Didi, along with most of the coaches of the various national sides, were only paid in the first two to three months of their tenures, and weren’t paid salaries afterwards due to financial difficulties at the FA. “It was difficult for me because I had left the Right to Dream Academy then to concentrate on the job. It made life very difficult for me because you know some of us are the bread winners of our family.” Didi has been married since 2001, and has five children.

“But it was a learning stage. They come in human life.”

Luckily for Didi, as has been the case for most of his career, his hard work was selling him on the quiet. A giant club in the Ghanaian top flight had noticed, and they wanted him on board. That club was Kotoko. “I didn’t go looking for the Kotoko job,” he reveals. “It came looking for me. And I believe that’s how it should be. Your job will have to speak for itself. I don’t think that Daddy Lumba goes around telling people to go buy his Cds. As soon as he comes out with an album, they come to buy.”

Sometime during his tenure with the Maidens, before we left for the World Cup, he got a strange call whilst asleep, after a hard day’s work instructing at a license B course. ‘I’m Dr [KK] Sarpong,’ the person said from behind the other line. ‘The Kotoko chairman.’

“I was like oh, yes sir,” Didi recalls. “He said ‘I want you to come and coach Kotoko’, and I said, okay, I’ve heard, if only you would contract me. And that was it.” Didi reckons that call might’ve come out of recommendations from people who knew him and had seen his work, most notably CK Akunnor and Maxwell Konadu.

The following day, Dr Sarpong was before Didi in his classroom to talk, after Ben Koufie had introduced them. “I was meeting him [Dr Sarpong] for the first time.” Didi confesses.

Didi was offered the contract, succeeding his friend Konadu, who was departing to assist Kwesi Appiah as Black Stars coach after winning the 2012 Ghana Premier League for Kotoko. But before getting to business, he had the World Cup to take care of. “The Kotoko guys teased that I would be eliminated early so I come to the job early,” he laughs. “But I was like ‘No way’. I’ll do well.”
After the World Cup, Didi returned to lead Kotoko to defend their league title, after taking charge of 28 games. He won the Ghana Premier League on his first attempt as a coach in his rookie season in the top flight. Despite this, Didi wasn’t overwhelmed by the significance of the achievement. “I don’t think the Premier League is something so special. Because most of the players there are players that I have handled at youth level at different levels,” he shrugs.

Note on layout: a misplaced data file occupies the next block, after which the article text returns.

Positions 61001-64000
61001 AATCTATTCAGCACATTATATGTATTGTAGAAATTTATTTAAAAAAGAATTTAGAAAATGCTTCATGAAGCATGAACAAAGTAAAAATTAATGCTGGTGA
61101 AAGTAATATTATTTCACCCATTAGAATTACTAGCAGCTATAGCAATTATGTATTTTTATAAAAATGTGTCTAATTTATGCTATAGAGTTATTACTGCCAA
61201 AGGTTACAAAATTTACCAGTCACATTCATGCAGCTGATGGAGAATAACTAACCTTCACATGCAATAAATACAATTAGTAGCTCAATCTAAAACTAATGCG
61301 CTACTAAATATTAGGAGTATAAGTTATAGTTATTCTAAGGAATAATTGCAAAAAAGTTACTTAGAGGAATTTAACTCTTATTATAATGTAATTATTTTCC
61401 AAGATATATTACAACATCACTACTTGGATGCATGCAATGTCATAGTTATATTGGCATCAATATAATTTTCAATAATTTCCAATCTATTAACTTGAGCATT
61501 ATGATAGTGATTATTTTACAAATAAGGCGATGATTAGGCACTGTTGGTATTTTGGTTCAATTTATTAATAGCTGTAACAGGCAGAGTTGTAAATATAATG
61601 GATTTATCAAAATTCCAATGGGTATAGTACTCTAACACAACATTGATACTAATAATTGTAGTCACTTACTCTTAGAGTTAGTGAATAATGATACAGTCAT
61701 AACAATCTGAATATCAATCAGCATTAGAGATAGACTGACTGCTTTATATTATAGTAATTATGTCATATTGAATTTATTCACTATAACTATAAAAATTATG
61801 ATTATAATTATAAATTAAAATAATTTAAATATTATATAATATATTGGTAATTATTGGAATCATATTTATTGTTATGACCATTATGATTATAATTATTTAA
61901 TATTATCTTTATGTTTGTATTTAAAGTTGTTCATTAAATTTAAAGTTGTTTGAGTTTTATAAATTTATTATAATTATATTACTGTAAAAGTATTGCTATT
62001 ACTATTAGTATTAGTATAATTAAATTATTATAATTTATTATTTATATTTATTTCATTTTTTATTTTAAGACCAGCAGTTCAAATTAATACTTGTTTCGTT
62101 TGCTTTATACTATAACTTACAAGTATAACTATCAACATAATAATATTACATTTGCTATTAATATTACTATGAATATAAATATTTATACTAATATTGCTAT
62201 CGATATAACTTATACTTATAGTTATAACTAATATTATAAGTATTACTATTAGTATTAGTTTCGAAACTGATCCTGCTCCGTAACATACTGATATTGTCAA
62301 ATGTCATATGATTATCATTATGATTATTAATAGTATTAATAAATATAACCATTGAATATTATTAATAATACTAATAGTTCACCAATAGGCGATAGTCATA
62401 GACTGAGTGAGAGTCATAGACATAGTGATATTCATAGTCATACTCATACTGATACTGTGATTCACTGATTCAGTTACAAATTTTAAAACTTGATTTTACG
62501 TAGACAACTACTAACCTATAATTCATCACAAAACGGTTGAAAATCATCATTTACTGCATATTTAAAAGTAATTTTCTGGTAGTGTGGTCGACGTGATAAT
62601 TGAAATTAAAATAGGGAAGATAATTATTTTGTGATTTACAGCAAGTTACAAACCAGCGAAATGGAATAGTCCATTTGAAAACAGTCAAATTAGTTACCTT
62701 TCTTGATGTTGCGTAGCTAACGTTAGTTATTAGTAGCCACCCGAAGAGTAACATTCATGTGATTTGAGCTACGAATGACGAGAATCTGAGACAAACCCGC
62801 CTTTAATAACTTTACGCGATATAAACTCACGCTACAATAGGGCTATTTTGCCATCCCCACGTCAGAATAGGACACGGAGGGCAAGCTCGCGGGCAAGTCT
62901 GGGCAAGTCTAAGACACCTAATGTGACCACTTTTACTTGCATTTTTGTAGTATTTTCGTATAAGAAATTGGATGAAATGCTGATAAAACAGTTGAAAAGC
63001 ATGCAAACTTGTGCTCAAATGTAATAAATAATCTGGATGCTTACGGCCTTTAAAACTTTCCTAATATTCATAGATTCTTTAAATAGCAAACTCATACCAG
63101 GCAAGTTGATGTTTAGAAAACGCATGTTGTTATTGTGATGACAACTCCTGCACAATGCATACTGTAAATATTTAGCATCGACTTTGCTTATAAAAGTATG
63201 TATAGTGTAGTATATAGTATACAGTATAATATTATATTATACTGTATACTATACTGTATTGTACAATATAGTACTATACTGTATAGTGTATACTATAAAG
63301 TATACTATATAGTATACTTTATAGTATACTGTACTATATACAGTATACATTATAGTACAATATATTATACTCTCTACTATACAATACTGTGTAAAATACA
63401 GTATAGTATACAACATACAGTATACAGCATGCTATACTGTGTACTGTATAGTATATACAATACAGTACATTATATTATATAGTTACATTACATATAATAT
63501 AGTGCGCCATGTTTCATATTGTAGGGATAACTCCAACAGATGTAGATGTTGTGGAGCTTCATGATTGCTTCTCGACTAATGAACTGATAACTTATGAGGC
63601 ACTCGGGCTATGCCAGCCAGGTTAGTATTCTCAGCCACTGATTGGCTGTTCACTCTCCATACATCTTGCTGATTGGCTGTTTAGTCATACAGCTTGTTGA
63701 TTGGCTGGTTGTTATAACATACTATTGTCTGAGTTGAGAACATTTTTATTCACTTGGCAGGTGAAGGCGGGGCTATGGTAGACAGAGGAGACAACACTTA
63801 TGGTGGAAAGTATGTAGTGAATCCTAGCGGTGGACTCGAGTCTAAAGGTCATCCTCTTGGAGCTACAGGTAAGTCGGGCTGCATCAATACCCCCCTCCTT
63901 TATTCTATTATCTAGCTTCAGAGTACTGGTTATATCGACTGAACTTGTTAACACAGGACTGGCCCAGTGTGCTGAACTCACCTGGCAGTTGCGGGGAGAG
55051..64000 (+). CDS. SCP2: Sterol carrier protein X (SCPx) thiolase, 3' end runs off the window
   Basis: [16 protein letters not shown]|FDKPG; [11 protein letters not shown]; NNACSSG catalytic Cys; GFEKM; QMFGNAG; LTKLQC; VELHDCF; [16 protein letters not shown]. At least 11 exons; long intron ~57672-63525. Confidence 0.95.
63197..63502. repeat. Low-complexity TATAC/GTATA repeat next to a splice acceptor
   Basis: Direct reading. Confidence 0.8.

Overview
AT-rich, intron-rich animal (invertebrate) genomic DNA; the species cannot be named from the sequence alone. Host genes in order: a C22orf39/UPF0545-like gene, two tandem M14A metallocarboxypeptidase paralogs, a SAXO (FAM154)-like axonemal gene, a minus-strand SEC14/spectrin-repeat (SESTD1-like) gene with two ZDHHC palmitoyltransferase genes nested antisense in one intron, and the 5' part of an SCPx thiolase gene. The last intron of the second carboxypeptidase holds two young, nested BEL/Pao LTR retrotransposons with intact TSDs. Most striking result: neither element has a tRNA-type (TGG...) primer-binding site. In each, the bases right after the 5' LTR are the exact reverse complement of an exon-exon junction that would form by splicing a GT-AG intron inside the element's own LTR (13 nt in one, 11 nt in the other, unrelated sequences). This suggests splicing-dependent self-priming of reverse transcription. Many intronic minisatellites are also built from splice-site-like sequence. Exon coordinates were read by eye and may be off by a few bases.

It wasn’t as easy, though. Haven’t failed to undergo preseason with the squad, the title winning mentality took a long time to kick in. And new players had come in to, about 17 or them, he says. Kotoko finished the season with 14 draws, 12 of them Didi oversaw. But luckily for the team, their time used in warming up for the title wasn’t capitalized on by their inconsistent competitors.

During the season, there were numerous calls for his head, with fans booing him and condescendingly referring to him as a “coach for women” after a home game with King Faisal last season. “I was never worried, and everyone was surprised, because most people at the club were worried,” he says. “I’ve never allowed myself to be under pressure. It’s football. And I made people understand that our underwhelming performance was due to so many factors.”

From the brink of the sack, Didi masterminded a comeback. Kotoko ended up sealing their 22nd league crown losing only two games, as well as going all the way to the FA Cup final, where they lost 1-0 to Medeama after scoring 17 goals in five games in some devastating form. There was also a brief run in the CAF Champions League that saw them eliminated after four games; two wins two draws and nine goals scored.

After surviving another much publicized attempt to sack him in preseason, amidst administrative chaos at the club, Didi is now in his second season with Kotoko, and after 15 matches, is seven points clear at the top of the table with a game in hand. He won six straight games at the beginning of the season, which was part of a much bigger streak that began from the tail end of last season and spanned 20 games without defeat, 21 if their 3-0 revenge thrashing of Medeama in the Super Cup is considered.

Asked what has changed, Didi says the reasons he gave for the poor form early last season have been corrected, and everyone is seeing the results.

At his point, Didi, who is currently a senior CAF coaching instructor, signals that it’s time to go. The interview has run for close to an hour and he has to go for a meeting with his video analyst ahead of Kotoko’s Champions League opener against Liberian champions Barack Young Controllers (BYC).

“I’m always working,” he says. “I don’t recall a time in my coaching life that I’m idle.”
Just twelve since his journey began, he has emerged as one of Africa’s brightest coaching talents. And many – his peers and mentors alike – have tipped him for greatness. “It’s because I always want to be better. I want to be a better coach tomorrow. I always want to surpass what I did yesterday. I want to be a better Didi everyday.”

The next day, Kotoko triumph by two goals to one against BYC. The journey for Didi continues.

A shorter version of this article appeared on on February 14, 2014.